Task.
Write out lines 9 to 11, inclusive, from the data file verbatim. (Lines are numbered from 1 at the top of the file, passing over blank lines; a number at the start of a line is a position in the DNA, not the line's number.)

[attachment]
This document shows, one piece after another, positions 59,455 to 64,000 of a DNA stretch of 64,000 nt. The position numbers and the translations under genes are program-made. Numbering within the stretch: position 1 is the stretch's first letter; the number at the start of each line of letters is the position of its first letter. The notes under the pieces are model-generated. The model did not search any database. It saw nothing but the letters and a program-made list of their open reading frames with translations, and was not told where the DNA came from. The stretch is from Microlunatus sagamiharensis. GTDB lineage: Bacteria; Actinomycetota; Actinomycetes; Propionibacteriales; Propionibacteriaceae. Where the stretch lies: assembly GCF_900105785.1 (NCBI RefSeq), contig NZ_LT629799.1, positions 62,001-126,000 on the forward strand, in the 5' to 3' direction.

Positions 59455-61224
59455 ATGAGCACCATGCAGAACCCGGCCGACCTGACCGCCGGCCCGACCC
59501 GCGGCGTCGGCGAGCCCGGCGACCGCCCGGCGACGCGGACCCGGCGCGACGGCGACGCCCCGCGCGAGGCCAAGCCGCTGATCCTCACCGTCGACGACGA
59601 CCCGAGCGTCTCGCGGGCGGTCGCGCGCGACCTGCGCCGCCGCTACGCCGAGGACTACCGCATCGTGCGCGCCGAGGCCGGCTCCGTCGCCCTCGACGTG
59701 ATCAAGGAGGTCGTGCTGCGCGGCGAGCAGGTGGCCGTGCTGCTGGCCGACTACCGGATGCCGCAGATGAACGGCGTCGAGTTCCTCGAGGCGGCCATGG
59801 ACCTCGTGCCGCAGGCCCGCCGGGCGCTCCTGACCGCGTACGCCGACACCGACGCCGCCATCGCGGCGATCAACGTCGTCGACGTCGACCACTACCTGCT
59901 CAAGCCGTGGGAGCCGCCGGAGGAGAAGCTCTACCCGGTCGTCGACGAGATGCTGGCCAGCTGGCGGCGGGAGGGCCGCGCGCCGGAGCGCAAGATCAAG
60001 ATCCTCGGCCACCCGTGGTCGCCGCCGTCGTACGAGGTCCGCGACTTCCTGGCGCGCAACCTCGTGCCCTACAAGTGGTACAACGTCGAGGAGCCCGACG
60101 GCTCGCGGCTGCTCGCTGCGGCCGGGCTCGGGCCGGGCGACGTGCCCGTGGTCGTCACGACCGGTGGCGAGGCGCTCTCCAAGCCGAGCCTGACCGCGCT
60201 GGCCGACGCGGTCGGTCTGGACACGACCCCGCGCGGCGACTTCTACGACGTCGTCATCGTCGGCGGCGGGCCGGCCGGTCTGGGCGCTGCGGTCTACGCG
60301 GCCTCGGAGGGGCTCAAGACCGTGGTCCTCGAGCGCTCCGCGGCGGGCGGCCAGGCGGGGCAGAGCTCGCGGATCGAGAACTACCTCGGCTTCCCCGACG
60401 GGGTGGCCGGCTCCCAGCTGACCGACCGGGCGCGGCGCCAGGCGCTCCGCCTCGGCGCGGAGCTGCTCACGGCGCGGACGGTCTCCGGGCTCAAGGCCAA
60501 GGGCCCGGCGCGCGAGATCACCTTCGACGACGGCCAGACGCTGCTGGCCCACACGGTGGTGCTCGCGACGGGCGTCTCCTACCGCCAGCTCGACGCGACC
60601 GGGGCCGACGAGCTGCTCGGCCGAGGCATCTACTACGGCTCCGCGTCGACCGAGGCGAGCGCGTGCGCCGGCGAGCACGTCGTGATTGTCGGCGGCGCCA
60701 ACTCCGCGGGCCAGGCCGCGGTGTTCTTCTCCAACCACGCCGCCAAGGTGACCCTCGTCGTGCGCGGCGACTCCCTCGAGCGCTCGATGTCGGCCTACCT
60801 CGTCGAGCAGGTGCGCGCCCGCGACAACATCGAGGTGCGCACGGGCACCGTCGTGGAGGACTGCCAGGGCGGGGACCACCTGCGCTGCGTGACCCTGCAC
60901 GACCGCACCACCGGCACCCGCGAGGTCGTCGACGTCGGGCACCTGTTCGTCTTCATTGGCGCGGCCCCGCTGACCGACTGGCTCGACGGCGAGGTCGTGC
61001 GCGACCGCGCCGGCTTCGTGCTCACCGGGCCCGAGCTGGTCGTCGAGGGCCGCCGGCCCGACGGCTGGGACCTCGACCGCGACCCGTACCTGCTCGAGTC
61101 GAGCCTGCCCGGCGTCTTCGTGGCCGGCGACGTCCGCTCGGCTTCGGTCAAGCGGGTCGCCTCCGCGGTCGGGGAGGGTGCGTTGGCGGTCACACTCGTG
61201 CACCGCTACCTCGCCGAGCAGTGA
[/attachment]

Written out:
60001 ATCCTCGGCCACCCGTGGTCGCCGCCGTCGTACGAGGTCCGCGACTTCCTGGCGCGCAACCTCGTGCCCTACAAGTGGTACAACGTCGAGGAGCCCGACG
60101 GCTCGCGGCTGCTCGCTGCGGCCGGGCTCGGGCCGGGCGACGTGCCCGTGGTCGTCACGACCGGTGGCGAGGCGCTCTCCAAGCCGAGCCTGACCGCGCT
60201 GGCCGACGCGGTCGGTCTGGACACGACCCCGCGCGGCGACTTCTACGACGTCGTCATCGTCGGCGGCGGGCCGGCCGGTCTGGGCGCTGCGGTCTACGCG